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Take a trip to Grande Riviere, Trinidad

Take a trip to Grande Riviere, Trinidad

Posted by Shanelle Weir on March 14, 2014

Grande Riviere, Trinidad, has been listed by National Geographic as one of the world’s best springtime destinations. In a feature on the National Geographic website called “Best Spring Trips 2014”, written by senior editor National Geographic Traveller, Jayne Wise, Grande Riviere is listed as the second best trip to take at this time of year, as spring coincides in part with turtle-nesting season.

Grande Riviere is considered one of the globe’s most intensive nesting sites for giant, endangered marine turtles. The season runs from March to August, during which much of Trinidad and Tobago’s coastline is visited at night by the egg-laden females of at least five sea turtles—the olive ridley, leatherback, green, hawksbill and loggerhead. The photograph accompanying the National Geographic article is actually one taken on the verandah of the world-famous Asa Wright Nature Centre in Blanchiseusse, which is mentioned in the article as a daytime activity.

“Of the two islands in the Republic of Trinidad and Tobago, the latter is better known for its nature-based tourism, helping keep Trinidad’s wildlife side relatively under the radar,” the article stated. “The 1,980-square-mile island, southernmost in the Caribbean, is home to some 96 native animals, including West Indian manatees and Capuchin monkeys, and more than 617 types of butterflies and 450 bird species. “Visit the lush, remote northern reaches of Trinidad, separated from the rest of the island by the rain forest-covered Northern Range.

“By day, walk the mountain trails of the 1,500-acre Asa Wright Nature Centre, where 166 species of birds, including more than a dozen different kinds of hummingbirds, have been spotted. At night, watch in awe as behemoth leatherback turtles emerge from the surf to nest on Grande Rivière beach.”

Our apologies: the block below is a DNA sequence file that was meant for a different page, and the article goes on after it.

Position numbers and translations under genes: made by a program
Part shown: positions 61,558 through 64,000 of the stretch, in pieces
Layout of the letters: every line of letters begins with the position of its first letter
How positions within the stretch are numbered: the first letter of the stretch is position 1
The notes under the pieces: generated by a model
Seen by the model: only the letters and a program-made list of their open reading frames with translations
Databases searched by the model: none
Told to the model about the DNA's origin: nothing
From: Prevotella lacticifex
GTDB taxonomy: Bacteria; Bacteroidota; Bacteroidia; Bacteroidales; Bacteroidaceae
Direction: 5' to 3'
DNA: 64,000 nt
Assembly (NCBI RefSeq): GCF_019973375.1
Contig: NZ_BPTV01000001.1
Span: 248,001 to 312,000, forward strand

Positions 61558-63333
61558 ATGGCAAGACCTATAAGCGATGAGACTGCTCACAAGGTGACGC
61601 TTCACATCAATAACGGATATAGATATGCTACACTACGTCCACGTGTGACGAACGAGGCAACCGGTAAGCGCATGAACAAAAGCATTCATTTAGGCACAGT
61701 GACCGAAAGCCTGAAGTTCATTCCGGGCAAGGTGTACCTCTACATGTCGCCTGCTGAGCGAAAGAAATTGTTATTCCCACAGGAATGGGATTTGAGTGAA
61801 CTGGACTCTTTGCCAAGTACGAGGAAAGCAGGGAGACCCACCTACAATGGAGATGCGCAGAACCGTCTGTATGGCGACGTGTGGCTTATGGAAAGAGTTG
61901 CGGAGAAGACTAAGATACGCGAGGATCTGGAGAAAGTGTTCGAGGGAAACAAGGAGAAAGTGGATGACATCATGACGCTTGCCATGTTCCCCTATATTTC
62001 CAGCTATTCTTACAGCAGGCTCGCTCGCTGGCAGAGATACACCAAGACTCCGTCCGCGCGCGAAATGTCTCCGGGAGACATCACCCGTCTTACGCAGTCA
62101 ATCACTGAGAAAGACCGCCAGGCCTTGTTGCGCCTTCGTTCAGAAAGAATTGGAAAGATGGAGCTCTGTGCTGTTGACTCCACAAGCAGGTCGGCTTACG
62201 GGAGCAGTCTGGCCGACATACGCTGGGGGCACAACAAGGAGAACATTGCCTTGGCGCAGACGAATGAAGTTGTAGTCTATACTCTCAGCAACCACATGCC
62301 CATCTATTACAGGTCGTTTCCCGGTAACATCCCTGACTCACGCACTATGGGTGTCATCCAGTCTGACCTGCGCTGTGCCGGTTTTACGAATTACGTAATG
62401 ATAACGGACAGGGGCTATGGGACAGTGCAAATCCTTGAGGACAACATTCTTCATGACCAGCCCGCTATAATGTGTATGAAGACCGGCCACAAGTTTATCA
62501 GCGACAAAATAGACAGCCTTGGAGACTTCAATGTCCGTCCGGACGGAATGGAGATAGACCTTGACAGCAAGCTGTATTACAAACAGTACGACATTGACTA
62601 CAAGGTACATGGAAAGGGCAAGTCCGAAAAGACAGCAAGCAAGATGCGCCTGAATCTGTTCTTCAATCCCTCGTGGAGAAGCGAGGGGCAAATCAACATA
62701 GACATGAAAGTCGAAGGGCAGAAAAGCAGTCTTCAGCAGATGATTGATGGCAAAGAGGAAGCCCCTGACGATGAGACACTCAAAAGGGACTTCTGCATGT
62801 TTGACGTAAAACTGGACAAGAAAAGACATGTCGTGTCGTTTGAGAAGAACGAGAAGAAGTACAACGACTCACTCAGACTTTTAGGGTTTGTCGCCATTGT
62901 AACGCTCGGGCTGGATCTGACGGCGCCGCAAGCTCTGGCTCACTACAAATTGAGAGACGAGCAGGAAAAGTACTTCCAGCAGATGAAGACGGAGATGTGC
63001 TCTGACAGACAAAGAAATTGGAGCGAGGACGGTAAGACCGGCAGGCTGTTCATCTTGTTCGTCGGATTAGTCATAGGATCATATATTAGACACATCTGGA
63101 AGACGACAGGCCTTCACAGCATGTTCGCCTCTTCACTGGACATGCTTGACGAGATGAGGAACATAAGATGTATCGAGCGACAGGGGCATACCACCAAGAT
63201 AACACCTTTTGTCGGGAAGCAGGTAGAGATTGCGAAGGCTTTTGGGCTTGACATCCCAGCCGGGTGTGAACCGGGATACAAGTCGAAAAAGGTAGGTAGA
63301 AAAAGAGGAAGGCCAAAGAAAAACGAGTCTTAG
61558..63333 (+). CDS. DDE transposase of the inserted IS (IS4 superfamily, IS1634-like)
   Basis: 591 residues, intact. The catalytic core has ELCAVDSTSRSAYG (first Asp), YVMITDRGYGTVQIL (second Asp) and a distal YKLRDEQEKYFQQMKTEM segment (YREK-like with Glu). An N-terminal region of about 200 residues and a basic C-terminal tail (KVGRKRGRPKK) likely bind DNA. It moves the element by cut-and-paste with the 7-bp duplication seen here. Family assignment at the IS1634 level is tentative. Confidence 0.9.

The site also guides potential visitors on where to stay (Acajou Hotel), how to get around the island, and even which book to read before making the journey—“Lime Tree Can’t Bear Orange”, by Amanda Smyth, described by Wise as “an intricate tale of human resilience woven through Trinidad’s exotic landscapes and superstitions”.

On what to eat while enjoying the North Coast, visitors are advised: “It’s always time for fresh fish in fishing villages like Grande Rivière. Scan the local menus for traditional Trinidad dishes like buljol (salted shredded codfish, tomatoes, and hot peppers) on toast for breakfast, and, for supper, a steaming bowl of fish broth (a flavourful and filling soup made with fish chunks, fish heads, green bananas, and vegetables).” The article also mentioned the need for a permit to visit the beach during nesting hours and a link to the Trinidad and Tobago Tourism website was also provided.

Under “staff tip”, the site stated:  “If you drive through Trinidad’s northern hills on a Sunday and find yourself near a stream, you’re likely to spot locals—friends, extended families—enjoying a “river lime”, a popular pastime where picnic tables and chairs are set up in the stream for the Sunday meal.

“If you wade in and introduce yourself, chances are good you’ll be offered a glass of Trini rum (10 Cane, Royal Oak, Angostura) and invited to join the gathering. Expect your feet and legs (at the very least) to get wet.”

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